Tuskegee Airmen

World War II Pilots
Paved the way for the integration of the U.S. military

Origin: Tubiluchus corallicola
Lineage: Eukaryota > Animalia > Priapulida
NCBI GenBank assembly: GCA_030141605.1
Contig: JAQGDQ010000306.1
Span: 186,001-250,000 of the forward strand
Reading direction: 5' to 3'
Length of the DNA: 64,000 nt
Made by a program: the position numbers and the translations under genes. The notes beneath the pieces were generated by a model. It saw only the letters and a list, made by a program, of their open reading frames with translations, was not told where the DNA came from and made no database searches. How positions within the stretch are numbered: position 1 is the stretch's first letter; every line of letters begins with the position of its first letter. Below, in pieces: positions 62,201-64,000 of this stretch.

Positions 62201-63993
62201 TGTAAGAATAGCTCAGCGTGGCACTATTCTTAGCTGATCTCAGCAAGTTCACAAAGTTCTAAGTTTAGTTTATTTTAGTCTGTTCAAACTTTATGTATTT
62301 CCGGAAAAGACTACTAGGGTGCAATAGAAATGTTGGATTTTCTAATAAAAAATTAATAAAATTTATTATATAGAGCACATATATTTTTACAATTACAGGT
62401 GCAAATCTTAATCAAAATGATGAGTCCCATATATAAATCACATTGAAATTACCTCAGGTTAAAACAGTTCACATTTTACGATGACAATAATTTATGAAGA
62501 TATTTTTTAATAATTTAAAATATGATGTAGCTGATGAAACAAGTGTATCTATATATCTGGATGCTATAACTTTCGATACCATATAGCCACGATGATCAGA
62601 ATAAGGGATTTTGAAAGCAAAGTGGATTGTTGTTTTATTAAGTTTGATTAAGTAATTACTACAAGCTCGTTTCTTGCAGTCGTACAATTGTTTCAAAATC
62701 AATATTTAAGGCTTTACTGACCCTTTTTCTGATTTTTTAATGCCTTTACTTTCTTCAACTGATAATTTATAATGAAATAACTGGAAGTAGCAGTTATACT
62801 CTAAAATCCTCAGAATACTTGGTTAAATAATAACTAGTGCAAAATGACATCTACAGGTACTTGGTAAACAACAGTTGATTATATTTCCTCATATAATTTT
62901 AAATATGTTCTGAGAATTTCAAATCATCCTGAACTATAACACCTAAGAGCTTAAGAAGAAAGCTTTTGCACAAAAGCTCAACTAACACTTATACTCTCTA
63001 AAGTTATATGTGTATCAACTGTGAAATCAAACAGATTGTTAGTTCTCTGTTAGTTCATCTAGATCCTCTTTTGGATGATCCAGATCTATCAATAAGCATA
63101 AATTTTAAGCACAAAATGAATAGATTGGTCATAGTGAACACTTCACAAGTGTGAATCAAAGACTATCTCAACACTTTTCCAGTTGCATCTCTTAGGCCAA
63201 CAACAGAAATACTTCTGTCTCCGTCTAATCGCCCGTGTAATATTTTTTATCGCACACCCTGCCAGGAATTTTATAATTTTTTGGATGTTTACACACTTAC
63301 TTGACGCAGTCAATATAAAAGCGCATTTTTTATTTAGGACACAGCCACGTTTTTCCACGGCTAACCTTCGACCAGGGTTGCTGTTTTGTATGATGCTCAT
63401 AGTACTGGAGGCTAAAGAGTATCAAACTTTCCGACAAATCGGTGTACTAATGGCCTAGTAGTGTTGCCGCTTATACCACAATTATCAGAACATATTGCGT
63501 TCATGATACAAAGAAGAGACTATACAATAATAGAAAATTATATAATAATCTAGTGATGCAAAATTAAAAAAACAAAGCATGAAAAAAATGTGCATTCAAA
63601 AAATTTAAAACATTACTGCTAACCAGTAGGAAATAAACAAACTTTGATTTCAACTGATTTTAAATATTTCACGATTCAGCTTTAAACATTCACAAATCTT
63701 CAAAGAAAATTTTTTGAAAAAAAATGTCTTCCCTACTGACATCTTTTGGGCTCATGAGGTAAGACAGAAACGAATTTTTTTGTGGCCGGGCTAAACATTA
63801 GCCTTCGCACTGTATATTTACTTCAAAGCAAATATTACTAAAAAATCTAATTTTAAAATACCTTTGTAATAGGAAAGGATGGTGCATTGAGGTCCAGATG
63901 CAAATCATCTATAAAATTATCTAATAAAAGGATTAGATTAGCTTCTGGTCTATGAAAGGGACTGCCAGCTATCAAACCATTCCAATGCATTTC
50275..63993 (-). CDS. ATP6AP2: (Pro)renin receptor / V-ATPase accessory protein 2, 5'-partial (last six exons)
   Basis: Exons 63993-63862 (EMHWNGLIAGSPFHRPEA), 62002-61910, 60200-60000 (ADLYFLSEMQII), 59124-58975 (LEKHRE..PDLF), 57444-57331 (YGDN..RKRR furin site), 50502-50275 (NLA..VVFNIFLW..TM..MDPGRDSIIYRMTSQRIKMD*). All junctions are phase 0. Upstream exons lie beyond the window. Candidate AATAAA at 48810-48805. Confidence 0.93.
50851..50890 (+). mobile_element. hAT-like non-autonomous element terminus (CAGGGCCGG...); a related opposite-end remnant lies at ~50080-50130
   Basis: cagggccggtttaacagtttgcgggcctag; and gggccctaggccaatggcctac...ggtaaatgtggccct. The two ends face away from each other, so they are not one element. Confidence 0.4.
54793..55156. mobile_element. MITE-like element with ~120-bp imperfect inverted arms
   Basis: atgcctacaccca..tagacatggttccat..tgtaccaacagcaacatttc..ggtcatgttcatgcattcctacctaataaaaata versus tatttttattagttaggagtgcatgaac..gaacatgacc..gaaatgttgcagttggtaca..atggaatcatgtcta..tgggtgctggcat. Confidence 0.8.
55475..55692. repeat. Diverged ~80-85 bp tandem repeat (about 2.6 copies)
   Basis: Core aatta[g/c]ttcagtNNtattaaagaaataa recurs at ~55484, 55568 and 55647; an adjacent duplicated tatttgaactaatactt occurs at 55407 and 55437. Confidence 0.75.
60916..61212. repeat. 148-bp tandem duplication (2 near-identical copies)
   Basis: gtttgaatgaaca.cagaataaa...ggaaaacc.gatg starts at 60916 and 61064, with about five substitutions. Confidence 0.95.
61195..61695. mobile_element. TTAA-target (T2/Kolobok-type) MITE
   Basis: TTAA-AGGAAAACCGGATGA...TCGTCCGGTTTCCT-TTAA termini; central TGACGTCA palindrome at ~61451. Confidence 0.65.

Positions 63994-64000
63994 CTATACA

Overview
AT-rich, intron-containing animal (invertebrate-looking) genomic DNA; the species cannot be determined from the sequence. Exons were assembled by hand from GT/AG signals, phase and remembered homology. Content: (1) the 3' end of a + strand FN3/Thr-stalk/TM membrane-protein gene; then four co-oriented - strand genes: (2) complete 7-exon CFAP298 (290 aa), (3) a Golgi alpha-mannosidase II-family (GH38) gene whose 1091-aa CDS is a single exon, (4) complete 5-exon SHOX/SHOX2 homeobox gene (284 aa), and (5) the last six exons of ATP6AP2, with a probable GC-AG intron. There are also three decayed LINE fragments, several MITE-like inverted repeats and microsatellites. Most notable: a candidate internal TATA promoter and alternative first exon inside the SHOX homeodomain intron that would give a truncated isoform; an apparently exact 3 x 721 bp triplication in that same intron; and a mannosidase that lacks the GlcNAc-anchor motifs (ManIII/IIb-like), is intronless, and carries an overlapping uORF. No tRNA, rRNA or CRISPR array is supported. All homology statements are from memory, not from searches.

Before 1940 black Americans were not allowed to fly in the United States military. In 1941, the Army Air Corps began training black pilots at Tuskegee Army Air Field in Alabama, where 32 Texans earned their wings and others served in support roles. Nine of the Texas Tuskegee Airmen saw action overseas. Overcoming prejudice and discrimination, almost 1,000 African American pilots gained the right to fly military aircraft during World War II. The Tuskegee Airmen became known for their excellent record protecting American heavy bombers during escort missions. Their accomplishments include 15,000 sorties flown and 260 enemy aircraft destroyed. The Tuskegee Airmen proved that African Americans could fly and maintain military aircraft, paving the way for integration of the U.S. military.

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